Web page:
Federal law enforcement tends to look at these cases in terms of the size of the dollar loss. Therefore, although there are places where lenders can report suspected fraudulent activity to the local/state grievance board or file a suspicious activity report, as a practical matter, unless there is a multi-property fraud or a pattern of fraud, it is unlikely that federal law enforcement will pursue prosecution.

Another contributing factor to the current fraud climate is an evolving regulatory climate. Consumer complaints about the delays in resolving loss mitigation decisions, combined with higher loss mitigation applications, put lenders in a difficult position – something that makes quality control and fraud identification more challenging than ever. In many cases, quality software and sophisticated systems can help accomplish those goals while remaining vigilant for fraud, but those resources are not available to all lenders and servicers.

With fraud on the rise and enforcement a challenge, the obvious solution is to reduce instances of fraud beforehand, utilizing best practices on the servicing end to protect all parties – lenders, borrowers and servicers – from the personal, professional and financial damages associated with fraudulent practices. Recognizing, avoiding and minimizing the damage from fraud on nonperforming loans is particularly important, as lenders that are already losing money on the deal are loath to double-down on that loss by taking another financial hit or being forced to pay litigation expenses. Transaction-driven best practices, ranging from comprehensive training and clear communication to due diligence and thorough documentary review, provide the most effective (and also cost-effective) way to reduce the frequency and dampen the impact of fraudulent practices.

Some of the more preventive best practices that servicers can pursue include the following:

Prioritizing training. It is vital to ensure that all personnel are fully trained and equipped to identify suspicious or potentially fraudulent activity. Make certain that all employees and professional partners understand precisely what steps to take and the procedural guidelines to follow in the event that they suspect fraud. Provide your team with processes, checklists, access to online resources, and an updated list of ineligible parties in the area who have committed fraud or have previously been suspected of engaging in unscrupulous behavior.

Performing due diligence. It is crucial to verify submitted information and cross-check whenever possible. In a short sale or loss mitigation proceeding, use the information submitted during the origination as a baseline for comparative purposes. Perform basic due diligence by doing things like comparing names on the purchase agreement and closely reviewing fax headers, proof of funds letters and current listing agreements. Do not hesitate to ask questions when information comes across as unclear or contradictory.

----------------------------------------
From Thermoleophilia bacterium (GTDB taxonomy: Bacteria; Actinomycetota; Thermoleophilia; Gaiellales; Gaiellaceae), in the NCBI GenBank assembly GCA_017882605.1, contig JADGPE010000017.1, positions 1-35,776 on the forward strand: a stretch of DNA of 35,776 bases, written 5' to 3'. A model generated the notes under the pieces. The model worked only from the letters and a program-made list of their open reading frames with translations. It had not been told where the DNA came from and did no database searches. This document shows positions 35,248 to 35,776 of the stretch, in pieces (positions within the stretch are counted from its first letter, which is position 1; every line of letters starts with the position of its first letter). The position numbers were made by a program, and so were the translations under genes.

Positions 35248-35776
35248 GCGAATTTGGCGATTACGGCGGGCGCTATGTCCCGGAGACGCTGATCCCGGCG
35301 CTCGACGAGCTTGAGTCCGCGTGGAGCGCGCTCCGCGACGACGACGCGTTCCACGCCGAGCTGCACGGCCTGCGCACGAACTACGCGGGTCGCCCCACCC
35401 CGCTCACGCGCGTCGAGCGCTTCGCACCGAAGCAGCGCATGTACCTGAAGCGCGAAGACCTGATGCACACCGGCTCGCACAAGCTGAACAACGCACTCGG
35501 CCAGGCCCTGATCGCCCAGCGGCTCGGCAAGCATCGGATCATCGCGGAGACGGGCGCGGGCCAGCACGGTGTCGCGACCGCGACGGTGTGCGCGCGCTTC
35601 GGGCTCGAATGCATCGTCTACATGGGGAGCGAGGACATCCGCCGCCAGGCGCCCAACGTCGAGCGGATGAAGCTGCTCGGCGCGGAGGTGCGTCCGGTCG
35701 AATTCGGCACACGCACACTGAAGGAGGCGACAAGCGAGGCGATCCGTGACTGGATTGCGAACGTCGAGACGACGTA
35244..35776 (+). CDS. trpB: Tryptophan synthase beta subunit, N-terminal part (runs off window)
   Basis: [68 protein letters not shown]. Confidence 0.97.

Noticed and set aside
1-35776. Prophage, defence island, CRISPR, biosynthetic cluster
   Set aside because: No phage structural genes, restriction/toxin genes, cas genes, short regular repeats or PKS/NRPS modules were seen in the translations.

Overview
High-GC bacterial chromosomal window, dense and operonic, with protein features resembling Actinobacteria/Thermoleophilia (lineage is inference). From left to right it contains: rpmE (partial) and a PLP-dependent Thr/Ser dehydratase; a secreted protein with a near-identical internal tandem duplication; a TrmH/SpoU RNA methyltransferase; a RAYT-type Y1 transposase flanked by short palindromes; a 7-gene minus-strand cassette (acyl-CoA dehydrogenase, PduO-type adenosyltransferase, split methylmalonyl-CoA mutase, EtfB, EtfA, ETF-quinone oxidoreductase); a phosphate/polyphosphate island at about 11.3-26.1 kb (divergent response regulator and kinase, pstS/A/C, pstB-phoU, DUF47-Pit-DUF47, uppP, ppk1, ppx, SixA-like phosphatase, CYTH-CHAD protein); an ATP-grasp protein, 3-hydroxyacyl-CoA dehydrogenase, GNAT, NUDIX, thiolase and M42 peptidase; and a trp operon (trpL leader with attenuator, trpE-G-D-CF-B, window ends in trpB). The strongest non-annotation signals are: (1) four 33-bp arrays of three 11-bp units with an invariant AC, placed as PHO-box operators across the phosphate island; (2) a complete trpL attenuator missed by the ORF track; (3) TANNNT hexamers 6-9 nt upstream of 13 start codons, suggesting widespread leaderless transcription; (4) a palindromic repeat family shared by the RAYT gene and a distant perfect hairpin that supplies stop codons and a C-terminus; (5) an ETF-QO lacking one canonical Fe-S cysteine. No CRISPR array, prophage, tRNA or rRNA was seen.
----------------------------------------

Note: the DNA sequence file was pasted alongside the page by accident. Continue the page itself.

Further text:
Avoiding shortcuts. In the current climate, dotting your i's and crossing your t's is more important than ever. When third-party facilitators are involved, make it a policy to contact the borrower directly to review documents and ensure that information is accurate. Ask for a copy of a current driver's license, and review tax returns and bank statements when appropriate, staying alert for address and income discrepancies.

Going the extra mile. Consider educating borrowers about how to protect themselves against the most common forms of loss mitigation fraud. When possible, work with outside vendors that may be able to design and deliver customized technical and training solutions that can improve efficiency and accuracy.

Protecting yourself. Maintain insurance through your vendors whenever possible. Cost-consciousness is important, and everyone wants to save money, but in the long run, the protection of insurance will more than pay for itself.

Using common sense. Always listen to what customers and professional partners are saying. All too often, signs of fraud were there in retrospect, but discrepancies simply slipped through the cracks. Be wary of loans that have gone into default shortly after closing. And, of course, promptly report suspicious activity to the agencies and local or federal authorities.

The vast majority of best practices do not involve complicated, sophisticated or unusual techniques. Instead, they simply require thoughtful, thorough and consistent execution of the basic principles of responsible servicing.

Geoffrey K. Milne is a litigation partner at Hartford, Conn.-based Hunt Leibert Jacobson PC. He can be reached at gmilne@huntleibert.com.